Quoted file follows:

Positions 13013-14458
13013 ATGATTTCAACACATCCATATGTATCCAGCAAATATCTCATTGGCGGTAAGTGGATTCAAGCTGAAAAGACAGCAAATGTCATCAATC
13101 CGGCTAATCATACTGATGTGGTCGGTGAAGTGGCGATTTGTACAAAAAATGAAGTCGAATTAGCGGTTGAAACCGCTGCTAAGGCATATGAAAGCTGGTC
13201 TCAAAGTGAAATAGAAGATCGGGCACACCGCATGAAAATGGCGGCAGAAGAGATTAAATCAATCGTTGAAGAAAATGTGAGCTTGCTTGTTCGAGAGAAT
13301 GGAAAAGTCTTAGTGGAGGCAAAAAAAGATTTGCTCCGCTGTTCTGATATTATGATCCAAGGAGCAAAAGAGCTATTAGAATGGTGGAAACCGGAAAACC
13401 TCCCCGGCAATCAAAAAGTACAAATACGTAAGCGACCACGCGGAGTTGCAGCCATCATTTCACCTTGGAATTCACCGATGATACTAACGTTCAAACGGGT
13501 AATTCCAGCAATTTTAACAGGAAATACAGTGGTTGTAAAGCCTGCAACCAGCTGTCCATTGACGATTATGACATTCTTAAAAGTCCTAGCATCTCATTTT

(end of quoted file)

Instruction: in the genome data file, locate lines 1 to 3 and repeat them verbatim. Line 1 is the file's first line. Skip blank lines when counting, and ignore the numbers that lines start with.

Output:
Positions 13013-14458
13013 ATGATTTCAACACATCCATATGTATCCAGCAAATATCTCATTGGCGGTAAGTGGATTCAAGCTGAAAAGACAGCAAATGTCATCAATC
13101 CGGCTAATCATACTGATGTGGTCGGTGAAGTGGCGATTTGTACAAAAAATGAAGTCGAATTAGCGGTTGAAACCGCTGCTAAGGCATATGAAAGCTGGTC